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Photographer's Note

Recently I posted a photo called Stray dogs in Paro. Here is another one that shows some of the stray dogs roaming the streets of every town in Bhutan, sometimes keeping tourists awake by barking and howling all night long, occasionally attacking late night walkers as they run along the streets in large packs.

So, here is another reminder to the moderators: These dogs are by no means pets, and neither is the cat. They have probably just come to this temple because they know that the Buddhist monks are kind to animals and will probably give them some food.

Possibly the dogs know that they have to behave properly in the temple. Chasing cats in the holy place is not allowed.

This is a small part of a 12th century temple called Changangkha Lhakhang, situated on a hilltop on the outskirts of Bhutan's capital city Thimphu. It is a popular temple where parents come to have their new born babies blessed or to ask the monks to recommend auspicious names.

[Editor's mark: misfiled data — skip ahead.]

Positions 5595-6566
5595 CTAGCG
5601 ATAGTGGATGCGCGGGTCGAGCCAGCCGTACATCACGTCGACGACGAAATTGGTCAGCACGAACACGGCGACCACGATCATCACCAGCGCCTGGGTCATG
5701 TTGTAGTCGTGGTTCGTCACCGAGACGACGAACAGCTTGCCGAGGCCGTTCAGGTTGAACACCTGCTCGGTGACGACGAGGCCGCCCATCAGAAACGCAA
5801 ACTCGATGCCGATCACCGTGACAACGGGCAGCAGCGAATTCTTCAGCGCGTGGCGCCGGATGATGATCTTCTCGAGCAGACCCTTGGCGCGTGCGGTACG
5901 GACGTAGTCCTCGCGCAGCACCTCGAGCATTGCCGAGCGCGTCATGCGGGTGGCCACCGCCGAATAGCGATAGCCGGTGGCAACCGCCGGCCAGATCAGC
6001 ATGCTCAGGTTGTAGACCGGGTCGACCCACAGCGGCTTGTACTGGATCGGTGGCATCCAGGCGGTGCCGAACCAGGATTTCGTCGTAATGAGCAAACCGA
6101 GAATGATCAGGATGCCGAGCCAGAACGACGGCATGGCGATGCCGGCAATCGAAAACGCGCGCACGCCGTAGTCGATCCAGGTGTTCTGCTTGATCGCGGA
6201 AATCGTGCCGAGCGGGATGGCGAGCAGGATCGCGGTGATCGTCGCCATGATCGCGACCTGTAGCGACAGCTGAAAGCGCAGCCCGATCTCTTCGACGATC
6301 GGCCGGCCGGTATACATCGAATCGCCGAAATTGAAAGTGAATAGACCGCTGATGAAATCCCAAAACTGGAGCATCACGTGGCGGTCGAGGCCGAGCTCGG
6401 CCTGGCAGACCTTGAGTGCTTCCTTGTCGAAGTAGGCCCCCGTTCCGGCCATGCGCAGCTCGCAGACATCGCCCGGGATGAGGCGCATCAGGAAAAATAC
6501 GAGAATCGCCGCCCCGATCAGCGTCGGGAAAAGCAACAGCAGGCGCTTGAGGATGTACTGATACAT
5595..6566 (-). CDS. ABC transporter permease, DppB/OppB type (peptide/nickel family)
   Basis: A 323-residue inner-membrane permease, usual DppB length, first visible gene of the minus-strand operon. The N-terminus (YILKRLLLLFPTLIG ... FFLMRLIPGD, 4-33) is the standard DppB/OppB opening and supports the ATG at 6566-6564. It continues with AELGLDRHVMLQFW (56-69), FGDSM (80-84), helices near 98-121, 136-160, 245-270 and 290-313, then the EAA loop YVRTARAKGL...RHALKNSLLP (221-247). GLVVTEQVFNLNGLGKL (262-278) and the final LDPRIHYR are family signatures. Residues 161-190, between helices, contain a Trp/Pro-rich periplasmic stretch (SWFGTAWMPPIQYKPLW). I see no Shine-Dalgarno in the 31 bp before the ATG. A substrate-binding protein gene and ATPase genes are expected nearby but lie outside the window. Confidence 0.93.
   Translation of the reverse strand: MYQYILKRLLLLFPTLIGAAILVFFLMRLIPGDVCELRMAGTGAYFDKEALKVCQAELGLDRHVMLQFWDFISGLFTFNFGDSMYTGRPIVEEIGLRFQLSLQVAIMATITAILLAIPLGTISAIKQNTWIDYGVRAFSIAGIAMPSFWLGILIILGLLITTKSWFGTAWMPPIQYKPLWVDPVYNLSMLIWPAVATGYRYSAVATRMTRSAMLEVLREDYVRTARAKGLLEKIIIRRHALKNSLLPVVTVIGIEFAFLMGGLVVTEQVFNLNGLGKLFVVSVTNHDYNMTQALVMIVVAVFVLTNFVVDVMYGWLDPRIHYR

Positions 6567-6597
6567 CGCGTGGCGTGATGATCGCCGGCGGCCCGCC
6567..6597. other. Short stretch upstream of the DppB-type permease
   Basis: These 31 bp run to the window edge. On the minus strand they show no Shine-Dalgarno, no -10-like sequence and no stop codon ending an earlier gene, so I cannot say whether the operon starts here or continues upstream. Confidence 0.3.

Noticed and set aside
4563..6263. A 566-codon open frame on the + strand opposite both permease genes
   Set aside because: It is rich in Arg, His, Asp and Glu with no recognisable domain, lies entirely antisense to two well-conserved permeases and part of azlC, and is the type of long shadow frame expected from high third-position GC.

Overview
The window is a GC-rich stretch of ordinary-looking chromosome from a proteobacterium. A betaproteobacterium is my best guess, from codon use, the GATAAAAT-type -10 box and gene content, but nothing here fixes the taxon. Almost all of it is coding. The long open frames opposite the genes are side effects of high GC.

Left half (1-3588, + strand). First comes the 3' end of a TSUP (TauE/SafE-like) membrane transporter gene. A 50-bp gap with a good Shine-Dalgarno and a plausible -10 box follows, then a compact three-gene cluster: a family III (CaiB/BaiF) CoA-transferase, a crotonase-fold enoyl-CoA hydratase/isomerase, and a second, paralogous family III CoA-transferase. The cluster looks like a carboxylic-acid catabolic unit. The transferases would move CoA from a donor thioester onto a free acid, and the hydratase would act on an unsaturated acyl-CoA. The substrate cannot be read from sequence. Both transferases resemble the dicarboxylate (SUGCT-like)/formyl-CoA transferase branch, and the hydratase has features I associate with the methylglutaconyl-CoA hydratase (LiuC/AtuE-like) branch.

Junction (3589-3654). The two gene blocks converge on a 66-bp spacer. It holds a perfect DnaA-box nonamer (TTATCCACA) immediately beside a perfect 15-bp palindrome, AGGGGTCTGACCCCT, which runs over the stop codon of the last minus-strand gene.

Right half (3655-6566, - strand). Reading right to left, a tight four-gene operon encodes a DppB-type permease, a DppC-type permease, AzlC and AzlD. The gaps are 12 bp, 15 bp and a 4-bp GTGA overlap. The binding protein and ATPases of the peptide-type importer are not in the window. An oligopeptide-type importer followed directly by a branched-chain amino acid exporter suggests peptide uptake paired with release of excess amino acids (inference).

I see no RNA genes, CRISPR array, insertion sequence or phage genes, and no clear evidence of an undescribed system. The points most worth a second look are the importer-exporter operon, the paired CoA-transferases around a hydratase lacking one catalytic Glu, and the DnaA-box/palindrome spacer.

Two views of the city from the temple grounds can be seen in the workshop. All photos were scanned from Kodachrome slides. Here is a larger version of the main photo.

The coordinates 27.47360 89.62836 will show you this temple. Just click at Map: view.

As for the dogs once again, their numbers increased rapidly in the early years of the century, more or less at the same rate that tourism increased. The more tourists that came to Bhutan, the more scraps from the hotels and restaurants were left in the unprotected garbage bins in the streets, in effect providing the dogs with ever more food.

Only about 6.000 foreign tourists entered Bhutan in 2003, the year of my visit, but by 2017 the number had reached 62.000, in addition to about 156.000 regional visitors (Indians and Bangladeshi who don't need a visa or pre-arranged tours). Something had to be done.

In 2009 the Humane Society International (working globally to protect animals' well-being) estimated there were about 100.000 stray dogs in Bhutan. One year earlier the government had asked the organization for help to handle the problem. A large programme of sterilization started. Indian veterinarians were called in to start training local vets how to catch and sterilize dogs, at the same time giving them rabies vaccine. Up to 2015 about 71.000 dogs had been sterilized and vaccinated.

Workshop #1

Workshop #2

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Additional Photos by Gert Holmertz (holmertz) Gold Star Critiquer/Gold Star Workshop Editor/Gold Note Writer [C: 9620 W: 511 N: 18689] (82756)
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